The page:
Unlike Debs, however, Sanders has done a good deal to improve the policies of a major party. By arguing consistently and fervently for major changes to how the government handles healthcare, the environment, taxation, and labor, he inspired millions of Americans, particularly young ones, and compelled Biden to take positions that are markedly more progressive than those he has espoused throughout his career.
Which leads to a fourth and final point: there is no task more essential this year than defeating Trump and his party. That means voting for Biden and convincing others to do so as well—especially anyone who voted and/or worked for Sanders. Biden’s flaws are obvious: he has adhered to a cautious centrism throughout his career, having taken no stand that might alienate big donors or motivate the grassroots energy to fight for needed reforms. His rhetoric, while occasionally comforting, is never inspiring or memorable. Had it not been for Michael Bloomberg, Biden would have been the least progressive candidate in the Democratic race. And Tara Reade’s accusation that he sexually assaulted her back in 1993 will likely continue to undercut his image as the senator who wrote the original Violence Against Women Act.
Yet this is a time for choosing, unlike any the left has faced in decades. The damage Trump has done to our environment, to our health, to immigrants, and to the rule of law is already considerable. His response to the mass protests that followed the murder of George Floyd by police revealed, yet again, the sadism and contempt for black people at the core of his character. Under his leadership, a profoundly conservative party has regressed into an authoritarian, thoroughly reactionary one that values nothing but gaining power and holding onto it, by any means necessary.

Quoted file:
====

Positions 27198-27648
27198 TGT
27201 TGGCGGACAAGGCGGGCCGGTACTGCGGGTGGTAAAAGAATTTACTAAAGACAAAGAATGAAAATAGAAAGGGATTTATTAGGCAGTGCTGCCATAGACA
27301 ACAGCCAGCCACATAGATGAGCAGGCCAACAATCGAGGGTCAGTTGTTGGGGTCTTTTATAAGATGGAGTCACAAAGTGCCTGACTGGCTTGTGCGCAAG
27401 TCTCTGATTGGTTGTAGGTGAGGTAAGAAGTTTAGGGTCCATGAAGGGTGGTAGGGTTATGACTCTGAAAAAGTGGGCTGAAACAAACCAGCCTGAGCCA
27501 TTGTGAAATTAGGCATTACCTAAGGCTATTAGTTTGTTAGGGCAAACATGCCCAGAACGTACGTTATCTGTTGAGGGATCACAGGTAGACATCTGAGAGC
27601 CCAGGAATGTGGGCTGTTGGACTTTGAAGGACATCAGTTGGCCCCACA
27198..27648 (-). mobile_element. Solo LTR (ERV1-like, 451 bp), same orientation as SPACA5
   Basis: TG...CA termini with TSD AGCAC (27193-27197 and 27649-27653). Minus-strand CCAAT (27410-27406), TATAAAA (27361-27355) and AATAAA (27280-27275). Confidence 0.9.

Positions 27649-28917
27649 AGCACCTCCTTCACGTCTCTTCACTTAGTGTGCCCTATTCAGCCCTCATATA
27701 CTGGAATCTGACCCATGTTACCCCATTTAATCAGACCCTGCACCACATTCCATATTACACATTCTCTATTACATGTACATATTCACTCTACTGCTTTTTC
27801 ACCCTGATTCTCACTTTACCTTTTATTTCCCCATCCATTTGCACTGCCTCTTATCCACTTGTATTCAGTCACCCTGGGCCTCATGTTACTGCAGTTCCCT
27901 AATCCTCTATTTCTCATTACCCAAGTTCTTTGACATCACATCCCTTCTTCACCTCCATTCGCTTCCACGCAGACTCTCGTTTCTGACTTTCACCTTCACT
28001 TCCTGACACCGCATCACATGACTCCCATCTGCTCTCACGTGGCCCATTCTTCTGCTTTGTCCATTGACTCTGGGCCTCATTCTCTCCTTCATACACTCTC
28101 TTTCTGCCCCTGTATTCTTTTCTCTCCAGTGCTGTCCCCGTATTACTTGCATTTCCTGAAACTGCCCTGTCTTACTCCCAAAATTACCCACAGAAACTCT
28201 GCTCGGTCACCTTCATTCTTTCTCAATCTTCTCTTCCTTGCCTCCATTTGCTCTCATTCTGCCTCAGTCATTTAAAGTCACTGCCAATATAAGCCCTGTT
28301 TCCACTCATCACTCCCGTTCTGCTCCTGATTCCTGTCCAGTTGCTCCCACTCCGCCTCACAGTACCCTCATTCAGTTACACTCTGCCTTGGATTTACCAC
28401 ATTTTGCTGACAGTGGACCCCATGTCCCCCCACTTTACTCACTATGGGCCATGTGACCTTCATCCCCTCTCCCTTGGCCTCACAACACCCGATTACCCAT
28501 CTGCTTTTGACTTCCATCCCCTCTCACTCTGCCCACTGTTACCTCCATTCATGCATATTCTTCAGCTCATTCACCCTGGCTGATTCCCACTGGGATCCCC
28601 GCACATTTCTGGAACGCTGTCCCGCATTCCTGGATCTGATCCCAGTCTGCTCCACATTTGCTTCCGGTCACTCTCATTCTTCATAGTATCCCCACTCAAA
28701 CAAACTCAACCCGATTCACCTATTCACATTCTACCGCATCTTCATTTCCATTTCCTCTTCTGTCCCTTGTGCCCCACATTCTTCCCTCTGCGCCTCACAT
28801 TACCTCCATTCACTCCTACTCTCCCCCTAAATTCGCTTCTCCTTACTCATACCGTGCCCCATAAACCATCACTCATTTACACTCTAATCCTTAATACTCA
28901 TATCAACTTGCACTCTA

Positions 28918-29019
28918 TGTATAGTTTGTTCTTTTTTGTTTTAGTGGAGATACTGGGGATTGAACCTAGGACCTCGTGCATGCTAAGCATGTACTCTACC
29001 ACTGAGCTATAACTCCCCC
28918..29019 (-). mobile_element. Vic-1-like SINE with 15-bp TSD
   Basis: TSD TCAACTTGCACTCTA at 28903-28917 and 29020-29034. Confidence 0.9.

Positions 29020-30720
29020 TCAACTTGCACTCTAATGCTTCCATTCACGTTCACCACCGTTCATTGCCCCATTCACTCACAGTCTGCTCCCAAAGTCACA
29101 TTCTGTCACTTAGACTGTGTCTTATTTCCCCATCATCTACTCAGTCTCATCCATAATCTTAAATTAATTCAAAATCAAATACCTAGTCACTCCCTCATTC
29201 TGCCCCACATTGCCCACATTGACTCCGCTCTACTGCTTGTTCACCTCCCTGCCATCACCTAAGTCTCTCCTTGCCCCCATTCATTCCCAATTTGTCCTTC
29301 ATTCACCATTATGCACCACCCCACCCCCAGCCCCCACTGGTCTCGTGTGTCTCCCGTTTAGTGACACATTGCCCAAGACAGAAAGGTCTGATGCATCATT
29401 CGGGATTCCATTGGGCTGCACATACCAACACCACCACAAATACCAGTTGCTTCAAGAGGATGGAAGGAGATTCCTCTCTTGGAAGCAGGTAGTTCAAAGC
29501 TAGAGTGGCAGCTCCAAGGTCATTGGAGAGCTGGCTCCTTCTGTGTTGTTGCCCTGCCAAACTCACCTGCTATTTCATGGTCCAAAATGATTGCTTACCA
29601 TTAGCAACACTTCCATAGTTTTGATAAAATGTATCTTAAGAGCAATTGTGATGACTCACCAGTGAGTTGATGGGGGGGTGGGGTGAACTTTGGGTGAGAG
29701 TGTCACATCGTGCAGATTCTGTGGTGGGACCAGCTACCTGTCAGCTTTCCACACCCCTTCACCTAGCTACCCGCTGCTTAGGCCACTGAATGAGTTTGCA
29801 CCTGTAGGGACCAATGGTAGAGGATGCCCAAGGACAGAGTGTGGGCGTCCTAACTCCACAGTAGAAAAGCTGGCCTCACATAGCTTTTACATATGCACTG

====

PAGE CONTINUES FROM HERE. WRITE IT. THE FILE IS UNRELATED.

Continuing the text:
In 1988, Michael Harrington urged his fellow socialists to vote “unambiguously and even enthusiastically” for Michael Dukakis, that year’s Democratic nominee. We should, he added, “at the same time prepare ourselves to push” his “Administration to the left.” The Republican who won the election in 1988 was a conservative, of course. But the mass right that never warmed up to George H. W. Bush is madly in love with Donald Trump, which gives him the ability to do far more harm than the awkward patrician, who got humiliated in his own bid for a second term.